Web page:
Discover the latest news and sightings from the Southrey Wood butterfly reserve below...
You can report your sightings and send your photos from Southrey Wood to John Davison at: @email
If you would like to visit the site or any of our other sites in Lincolnshire, please take a look at our Events. Work party times usually run from 02.00 till 4.00 p.m. However, any time you can give would be welcomed!
View the Southrey Wood Blog 2018
Southrey Wood Blog 2019
Peter's White-letter Hairstreak pupa finally hatched last week
Quite a few butterflies about in between the showers including 3 White Admiral.
There was also a Latticed Heath Moth and larvae of Elephant Hawk-moth and Pebble Prominent.
4 people attended the workparty where overhanging branches were cut back on the BC Ride.
2 Silver-washed Fritillary were enjoying the Thistles at the end of this ride. Other butterflies on the wing included White Admiral, Peacock, Comma, Small Skipper, Brimstone, Red Admiral, Meadow Brown, Gatekeeper, Ringlet and all the Whites.
16th July: Peter Cawdell reports...
A rewarding Transect this afternoon when I recorded Silver-washed Fritillary for the first time. There was a male flying along the edge of the main Ride up from the Horncastle Road, but this was after I had spent half an hour watching and trying to photograph another very active male at the West end of the New Ride in our BC Lincs Coppice Area. It had staked out some perfect habitat territory, unfortunately along with a Comma, and they spent most of the time chasing each other off their perches. Brief spells were spent nectaring on the tall Marsh Thistles in the Ride. It is about 70 years since this species was last resident in Southrey Wood.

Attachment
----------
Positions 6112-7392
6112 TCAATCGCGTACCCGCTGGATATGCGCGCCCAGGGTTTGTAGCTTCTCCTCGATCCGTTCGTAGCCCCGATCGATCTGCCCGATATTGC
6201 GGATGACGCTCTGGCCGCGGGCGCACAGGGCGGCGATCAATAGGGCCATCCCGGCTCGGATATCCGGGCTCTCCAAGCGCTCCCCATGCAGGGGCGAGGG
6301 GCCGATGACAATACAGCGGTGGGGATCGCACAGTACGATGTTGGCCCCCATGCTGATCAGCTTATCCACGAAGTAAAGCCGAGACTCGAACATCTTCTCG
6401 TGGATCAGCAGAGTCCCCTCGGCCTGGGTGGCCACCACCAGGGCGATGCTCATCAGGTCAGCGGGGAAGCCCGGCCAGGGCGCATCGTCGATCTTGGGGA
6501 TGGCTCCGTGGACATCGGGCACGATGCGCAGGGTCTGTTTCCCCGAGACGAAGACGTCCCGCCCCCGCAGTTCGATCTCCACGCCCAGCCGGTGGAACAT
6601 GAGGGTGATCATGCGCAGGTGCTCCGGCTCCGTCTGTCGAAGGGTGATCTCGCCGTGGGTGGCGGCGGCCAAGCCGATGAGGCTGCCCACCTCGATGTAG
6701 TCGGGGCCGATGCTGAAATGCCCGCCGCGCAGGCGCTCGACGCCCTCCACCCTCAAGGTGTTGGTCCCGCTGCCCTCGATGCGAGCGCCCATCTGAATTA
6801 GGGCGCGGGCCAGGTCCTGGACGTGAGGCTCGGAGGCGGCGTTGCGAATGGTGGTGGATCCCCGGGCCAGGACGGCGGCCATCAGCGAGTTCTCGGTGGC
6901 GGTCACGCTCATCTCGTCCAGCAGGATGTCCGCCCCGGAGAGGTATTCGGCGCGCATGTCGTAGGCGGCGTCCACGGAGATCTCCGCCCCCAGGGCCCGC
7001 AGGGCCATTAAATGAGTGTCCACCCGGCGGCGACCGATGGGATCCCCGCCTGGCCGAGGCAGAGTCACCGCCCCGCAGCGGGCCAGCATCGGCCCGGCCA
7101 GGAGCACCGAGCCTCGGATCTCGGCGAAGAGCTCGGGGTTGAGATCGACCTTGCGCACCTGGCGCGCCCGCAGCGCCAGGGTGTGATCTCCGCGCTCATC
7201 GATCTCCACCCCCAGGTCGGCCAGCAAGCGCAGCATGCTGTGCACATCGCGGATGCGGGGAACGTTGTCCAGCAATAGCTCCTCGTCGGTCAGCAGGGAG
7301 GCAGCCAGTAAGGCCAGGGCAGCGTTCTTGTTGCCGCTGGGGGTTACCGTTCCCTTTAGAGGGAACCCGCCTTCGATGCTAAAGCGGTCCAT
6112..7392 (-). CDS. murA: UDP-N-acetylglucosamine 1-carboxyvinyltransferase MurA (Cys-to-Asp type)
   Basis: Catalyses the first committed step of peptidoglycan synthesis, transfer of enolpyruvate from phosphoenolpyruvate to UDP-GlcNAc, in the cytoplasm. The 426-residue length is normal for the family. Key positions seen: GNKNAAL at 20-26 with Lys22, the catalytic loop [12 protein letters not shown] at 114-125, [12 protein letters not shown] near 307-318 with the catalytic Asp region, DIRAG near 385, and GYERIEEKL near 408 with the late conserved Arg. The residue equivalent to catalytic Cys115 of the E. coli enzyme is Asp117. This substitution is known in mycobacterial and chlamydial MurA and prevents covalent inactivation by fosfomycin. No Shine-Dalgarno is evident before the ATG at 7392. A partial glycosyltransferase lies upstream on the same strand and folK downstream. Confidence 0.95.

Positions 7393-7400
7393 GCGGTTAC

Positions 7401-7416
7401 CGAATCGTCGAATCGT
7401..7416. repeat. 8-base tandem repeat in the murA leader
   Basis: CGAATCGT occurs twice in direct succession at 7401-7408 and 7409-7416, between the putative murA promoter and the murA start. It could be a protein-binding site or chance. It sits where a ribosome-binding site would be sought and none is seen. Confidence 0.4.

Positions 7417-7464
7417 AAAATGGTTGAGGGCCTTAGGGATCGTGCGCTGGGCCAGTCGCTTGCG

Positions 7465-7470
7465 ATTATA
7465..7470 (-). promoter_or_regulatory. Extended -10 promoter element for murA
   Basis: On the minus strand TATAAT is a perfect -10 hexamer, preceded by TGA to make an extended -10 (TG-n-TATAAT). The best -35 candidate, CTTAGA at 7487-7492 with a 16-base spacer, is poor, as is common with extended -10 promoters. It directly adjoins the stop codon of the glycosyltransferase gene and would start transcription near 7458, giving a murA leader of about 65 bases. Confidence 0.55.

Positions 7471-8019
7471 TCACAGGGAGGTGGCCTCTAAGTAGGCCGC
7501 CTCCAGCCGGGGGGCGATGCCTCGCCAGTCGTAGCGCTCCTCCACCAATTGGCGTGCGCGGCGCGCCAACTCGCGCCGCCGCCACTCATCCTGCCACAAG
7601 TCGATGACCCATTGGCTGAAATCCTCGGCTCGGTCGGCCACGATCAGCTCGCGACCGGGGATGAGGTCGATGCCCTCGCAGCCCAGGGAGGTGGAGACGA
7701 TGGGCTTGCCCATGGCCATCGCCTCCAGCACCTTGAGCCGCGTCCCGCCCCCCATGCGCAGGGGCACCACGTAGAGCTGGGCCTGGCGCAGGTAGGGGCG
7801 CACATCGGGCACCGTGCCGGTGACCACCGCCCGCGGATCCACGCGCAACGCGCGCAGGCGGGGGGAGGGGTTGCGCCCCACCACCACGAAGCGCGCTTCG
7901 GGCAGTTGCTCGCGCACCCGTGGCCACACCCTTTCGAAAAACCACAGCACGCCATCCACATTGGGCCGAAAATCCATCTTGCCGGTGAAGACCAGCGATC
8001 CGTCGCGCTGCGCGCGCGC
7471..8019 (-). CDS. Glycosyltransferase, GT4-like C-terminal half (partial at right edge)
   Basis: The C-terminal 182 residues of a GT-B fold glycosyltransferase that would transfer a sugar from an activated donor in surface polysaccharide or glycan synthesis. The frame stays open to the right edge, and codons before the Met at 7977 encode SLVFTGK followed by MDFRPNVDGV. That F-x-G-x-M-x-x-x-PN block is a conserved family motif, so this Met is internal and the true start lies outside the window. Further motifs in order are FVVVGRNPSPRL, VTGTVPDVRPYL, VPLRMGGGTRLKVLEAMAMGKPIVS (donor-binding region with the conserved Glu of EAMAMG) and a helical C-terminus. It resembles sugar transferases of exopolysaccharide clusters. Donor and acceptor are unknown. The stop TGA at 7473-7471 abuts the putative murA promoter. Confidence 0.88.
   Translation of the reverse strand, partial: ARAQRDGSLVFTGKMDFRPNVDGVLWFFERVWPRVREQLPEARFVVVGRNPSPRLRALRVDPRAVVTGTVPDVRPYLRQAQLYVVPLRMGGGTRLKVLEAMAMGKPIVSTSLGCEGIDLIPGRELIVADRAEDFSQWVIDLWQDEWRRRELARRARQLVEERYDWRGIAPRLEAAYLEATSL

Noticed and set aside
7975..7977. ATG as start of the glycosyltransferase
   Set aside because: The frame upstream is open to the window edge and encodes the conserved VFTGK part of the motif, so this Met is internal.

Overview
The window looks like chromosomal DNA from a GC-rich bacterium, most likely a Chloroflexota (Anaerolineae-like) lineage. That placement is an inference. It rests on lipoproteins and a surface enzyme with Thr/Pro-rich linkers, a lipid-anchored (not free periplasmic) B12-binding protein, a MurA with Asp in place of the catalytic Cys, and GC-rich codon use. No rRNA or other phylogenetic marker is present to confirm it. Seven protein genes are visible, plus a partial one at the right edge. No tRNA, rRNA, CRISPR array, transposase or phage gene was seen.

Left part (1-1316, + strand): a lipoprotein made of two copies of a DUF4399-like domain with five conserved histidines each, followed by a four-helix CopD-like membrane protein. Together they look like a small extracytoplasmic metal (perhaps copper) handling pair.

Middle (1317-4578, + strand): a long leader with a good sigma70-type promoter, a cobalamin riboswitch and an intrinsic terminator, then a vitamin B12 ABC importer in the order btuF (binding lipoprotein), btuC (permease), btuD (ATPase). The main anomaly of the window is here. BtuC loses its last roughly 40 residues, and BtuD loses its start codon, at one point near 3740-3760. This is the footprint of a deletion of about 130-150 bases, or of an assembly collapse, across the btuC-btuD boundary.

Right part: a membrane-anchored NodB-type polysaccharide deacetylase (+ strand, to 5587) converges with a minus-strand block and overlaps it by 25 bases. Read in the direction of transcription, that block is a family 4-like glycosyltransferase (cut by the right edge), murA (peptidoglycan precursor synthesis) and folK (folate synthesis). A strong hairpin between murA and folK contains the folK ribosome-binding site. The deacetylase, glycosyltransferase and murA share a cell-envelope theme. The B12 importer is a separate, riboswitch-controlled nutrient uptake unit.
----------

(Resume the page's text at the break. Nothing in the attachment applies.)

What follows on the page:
Peacocks are now flying and also Essex Skipper. There were 2 Purple Hairstreaks down on the gravel - one male, one female - but both a bit worn.
2nd July: Pleasant morning with quite a few White Admiral flying, not so much settling. Meadow Brown and Ringlet plentiful, as were Painted Lady.
Dragonflies were also on the wing with Four-spotted Chaser and Black-tailed Skimmer.
28th June: Jill Hall reports...."Several White Admiral butterflies on the wing today at Southrey."
25th June: Workarty cancelled due to rain.
21st June: Peter Cawdell reports......
My Butterfly Transect this afternoon produced the first White Admiral of the season when a fresh male descended to nectar on bramble flowers. Another first were a couple of Ringlets. Meadow Browns had increased in numbers to half a dozen. There were a couple of Speckled Woods and a newly hatched male Common Blue, and also a very active Painted Lady. The White-letter Hairstreak pupa had still not hatched but it is very dark coloured now. Sunshine was in short supply but it didn't seem to bother the Broad-Bordered Bee-hawk Moths who continued to buzz round the Ragged Robin flowers regardless. Again there were a couple of Cinnabar moths in evidence.